Saturday, February 11, 2017

Adirondack Wildlife: The Disappearing Spruce Grouse

The spattering of sizable tracts of boreal forests that remain in the Adirondacks serve as home to several species of birds that have evolved the ability to survive in northern taiga woodlands. Among the feathered creatures that are well adapted for a life in lowland stands of conifers is the spruce grouse (Falcipennis canadensis), a dark colored bird viewed by some as being as much a symbol of the Great Northwood’s as the moose.

As its name implies, the spruce grouse inhabits those softwood forests dominated mainly by spruce; yet not all spruce forests serve as home to this northern bird. High elevation forests that cover the upper slopes of our tallest peaks are not as suitable as lowland locations despite the similar presence of spruce and balsam fir. Because higher altitudes are more frequently buffeted by strong winds, the microclimate that exists there is more adverse than the one that characterizes sheltered, lowland settings. » Continue Reading.


Friday, February 10, 2017

Trump In The Adirondacks: Tweets From the Tower

Humor Trump PhotoEditor’s note: The Adirondack Explorer newsmagazine ran an editorial about Donald Trump in its January/February issue. After it appeared, the following email appeared in Tad Welch’s inbox. We’re not sure why. All we know is that Tad’s reply was routed through a Russian server.

Every day before my Twitter storms I admire photos of me from the opposition party media. Saw the one in the Adirondack Explorer. Sad. Make it bigger next time, okay? Maybe a centerfold. I do great centerfolds.

Never heard of the Adirondack Park before Kellyanne told me. “Where is it?” I said. “Up north,” she said. So I took a look from my office on the 437th floor. Only saw an incredible reflection of me in the gold-tinted glass. That and the Bronx. » Continue Reading.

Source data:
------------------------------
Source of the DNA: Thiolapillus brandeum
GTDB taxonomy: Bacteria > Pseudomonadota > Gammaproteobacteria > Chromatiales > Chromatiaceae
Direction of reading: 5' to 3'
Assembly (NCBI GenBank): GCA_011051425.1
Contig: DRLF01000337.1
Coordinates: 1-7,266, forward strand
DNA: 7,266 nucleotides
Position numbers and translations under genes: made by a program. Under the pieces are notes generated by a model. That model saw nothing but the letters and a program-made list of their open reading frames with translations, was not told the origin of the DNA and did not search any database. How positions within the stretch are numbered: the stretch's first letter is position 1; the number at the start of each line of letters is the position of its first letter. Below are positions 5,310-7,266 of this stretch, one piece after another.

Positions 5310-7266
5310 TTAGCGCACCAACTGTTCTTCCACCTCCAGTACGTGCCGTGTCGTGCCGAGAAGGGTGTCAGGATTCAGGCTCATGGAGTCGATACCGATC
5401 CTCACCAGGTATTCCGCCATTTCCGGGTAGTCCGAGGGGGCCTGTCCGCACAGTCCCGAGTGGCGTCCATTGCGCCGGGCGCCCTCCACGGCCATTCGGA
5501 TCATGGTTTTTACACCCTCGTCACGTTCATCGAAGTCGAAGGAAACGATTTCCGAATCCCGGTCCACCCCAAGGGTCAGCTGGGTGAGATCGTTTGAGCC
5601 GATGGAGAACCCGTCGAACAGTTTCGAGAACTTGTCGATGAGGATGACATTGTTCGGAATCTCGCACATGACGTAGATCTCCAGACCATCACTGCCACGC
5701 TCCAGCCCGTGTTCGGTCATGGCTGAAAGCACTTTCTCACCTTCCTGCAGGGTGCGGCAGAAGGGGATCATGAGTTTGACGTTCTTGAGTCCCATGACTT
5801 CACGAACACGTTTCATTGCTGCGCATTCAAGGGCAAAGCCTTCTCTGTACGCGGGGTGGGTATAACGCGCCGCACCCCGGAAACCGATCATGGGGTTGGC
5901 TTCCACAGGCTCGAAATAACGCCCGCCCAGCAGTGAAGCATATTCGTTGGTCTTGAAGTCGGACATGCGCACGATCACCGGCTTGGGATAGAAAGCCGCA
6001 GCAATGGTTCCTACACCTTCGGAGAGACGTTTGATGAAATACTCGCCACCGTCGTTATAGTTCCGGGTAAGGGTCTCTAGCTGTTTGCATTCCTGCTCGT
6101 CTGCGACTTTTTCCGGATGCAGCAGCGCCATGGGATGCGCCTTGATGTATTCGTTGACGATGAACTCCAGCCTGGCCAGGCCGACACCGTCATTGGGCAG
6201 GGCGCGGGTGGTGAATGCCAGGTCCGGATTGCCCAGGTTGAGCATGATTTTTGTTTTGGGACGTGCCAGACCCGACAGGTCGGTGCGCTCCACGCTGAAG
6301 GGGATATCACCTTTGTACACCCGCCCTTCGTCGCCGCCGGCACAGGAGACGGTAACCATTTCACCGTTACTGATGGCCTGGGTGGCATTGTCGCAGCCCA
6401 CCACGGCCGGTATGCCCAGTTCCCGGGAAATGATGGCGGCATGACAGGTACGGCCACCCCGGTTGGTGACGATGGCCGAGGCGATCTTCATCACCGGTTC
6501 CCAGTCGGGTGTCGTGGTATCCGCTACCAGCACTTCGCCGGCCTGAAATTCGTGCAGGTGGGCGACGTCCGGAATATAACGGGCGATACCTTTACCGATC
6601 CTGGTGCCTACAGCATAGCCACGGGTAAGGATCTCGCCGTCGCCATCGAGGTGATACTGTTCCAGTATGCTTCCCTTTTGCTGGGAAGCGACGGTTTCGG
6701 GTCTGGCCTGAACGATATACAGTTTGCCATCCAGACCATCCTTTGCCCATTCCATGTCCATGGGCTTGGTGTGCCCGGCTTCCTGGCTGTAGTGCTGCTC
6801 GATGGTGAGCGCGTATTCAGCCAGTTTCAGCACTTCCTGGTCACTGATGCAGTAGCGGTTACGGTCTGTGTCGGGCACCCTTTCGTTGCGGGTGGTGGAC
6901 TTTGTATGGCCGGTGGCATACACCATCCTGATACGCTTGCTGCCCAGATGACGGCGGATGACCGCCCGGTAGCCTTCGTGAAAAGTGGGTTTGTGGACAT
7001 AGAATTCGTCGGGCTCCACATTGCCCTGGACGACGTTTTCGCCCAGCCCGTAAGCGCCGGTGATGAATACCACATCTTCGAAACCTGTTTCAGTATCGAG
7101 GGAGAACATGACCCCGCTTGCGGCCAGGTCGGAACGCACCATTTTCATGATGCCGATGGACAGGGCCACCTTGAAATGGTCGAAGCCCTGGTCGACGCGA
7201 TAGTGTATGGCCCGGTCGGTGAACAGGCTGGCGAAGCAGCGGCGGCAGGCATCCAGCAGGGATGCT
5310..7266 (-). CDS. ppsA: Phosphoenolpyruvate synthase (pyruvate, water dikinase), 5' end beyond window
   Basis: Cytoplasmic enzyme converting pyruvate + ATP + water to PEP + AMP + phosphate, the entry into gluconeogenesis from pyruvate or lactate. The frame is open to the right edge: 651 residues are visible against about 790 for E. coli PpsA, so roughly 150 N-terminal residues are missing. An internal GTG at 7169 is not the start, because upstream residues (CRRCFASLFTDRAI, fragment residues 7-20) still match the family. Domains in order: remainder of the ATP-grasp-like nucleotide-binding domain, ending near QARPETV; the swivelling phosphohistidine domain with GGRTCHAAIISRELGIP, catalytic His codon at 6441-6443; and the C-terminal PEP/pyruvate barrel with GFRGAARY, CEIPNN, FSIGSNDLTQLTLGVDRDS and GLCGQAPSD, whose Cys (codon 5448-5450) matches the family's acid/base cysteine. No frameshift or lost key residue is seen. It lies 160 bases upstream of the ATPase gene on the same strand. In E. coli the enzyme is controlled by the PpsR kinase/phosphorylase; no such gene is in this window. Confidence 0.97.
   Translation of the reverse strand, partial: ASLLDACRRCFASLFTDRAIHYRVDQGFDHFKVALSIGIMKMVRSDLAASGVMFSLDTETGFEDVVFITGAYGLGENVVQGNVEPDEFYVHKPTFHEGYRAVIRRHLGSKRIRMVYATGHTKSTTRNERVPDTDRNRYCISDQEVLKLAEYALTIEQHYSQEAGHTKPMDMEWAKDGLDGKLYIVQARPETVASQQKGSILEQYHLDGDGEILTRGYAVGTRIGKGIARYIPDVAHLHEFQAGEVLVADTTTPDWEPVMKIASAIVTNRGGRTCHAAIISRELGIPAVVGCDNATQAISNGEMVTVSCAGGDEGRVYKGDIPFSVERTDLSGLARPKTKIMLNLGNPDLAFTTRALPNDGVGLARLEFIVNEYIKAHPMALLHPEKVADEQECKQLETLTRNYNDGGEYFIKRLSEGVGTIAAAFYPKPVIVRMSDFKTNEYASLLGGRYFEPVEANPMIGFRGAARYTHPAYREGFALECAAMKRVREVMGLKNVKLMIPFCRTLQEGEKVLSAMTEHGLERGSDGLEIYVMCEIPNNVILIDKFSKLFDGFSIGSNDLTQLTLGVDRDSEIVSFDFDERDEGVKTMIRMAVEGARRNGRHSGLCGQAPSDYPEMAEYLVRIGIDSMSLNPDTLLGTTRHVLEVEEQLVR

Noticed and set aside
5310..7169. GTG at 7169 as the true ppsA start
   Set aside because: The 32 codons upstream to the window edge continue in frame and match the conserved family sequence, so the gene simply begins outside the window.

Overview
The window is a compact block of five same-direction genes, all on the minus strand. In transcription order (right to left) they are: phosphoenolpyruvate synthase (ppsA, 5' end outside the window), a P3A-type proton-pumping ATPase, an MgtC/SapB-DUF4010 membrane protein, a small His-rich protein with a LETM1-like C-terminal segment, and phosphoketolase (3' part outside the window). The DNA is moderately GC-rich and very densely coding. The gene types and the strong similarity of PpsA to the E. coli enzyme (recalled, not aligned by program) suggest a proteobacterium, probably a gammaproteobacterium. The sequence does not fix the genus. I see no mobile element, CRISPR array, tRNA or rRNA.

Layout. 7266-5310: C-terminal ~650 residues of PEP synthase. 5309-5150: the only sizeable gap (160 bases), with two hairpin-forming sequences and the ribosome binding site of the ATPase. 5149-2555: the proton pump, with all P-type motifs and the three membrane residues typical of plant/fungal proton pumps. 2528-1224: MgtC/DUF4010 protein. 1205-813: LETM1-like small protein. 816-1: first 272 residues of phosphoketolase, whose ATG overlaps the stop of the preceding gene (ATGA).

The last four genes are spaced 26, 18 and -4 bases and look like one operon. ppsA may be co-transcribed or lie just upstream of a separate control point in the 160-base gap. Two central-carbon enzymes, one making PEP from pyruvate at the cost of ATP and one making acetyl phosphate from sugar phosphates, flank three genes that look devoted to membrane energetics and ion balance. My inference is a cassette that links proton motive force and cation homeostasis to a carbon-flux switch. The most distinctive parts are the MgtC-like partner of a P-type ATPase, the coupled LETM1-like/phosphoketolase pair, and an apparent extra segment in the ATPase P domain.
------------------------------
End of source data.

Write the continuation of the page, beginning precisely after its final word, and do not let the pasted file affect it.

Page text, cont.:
Friday, February 10, 2017

The Adirondacks Around The Web This Week


Friday, February 10, 2017

Peoples Pixel Project: Lake George Arts Center’s Free Film Contest

Once again the Lake George Arts Center is accepting submissions for The Peoples Pixel Project (P3), a contest celebrating original short films. In its eighth year, P3 continues to be a vehicle for local professional and emerging videographers. The subject matter is open though contestants must live within a 100-mile radius of Lake George.

According the Lake George Arts Center Executive Direction John Strong, the contest receives about 50 submissions each year. The general categories are Tunes, U14, Documentary, Animated, Experimental, Narrative, Short Shorts (less than 60 seconds) and Bermuda Shorts (no longer than 10-minutes.) The categories are general and Strong encourages videographers to just make their video and let the committee categorize it. » Continue Reading.


Friday, February 10, 2017

The Big Adirondack News Stories This Week


Thursday, February 9, 2017

The Revolutionary War ‘Ride’ of Gershom Beach

Here’s the opening stanza from “Paul Revere’s Ride”:

Listen my children and you shall hear
Of the midnight ride of Paul Revere,
On the eighteenth of April, in Seventy-five;
Hardly a man is now alive
Who remembers that famous day and year.

Less than a month later, at a different location but with the same cadence, Longfellow could have written: » Continue Reading.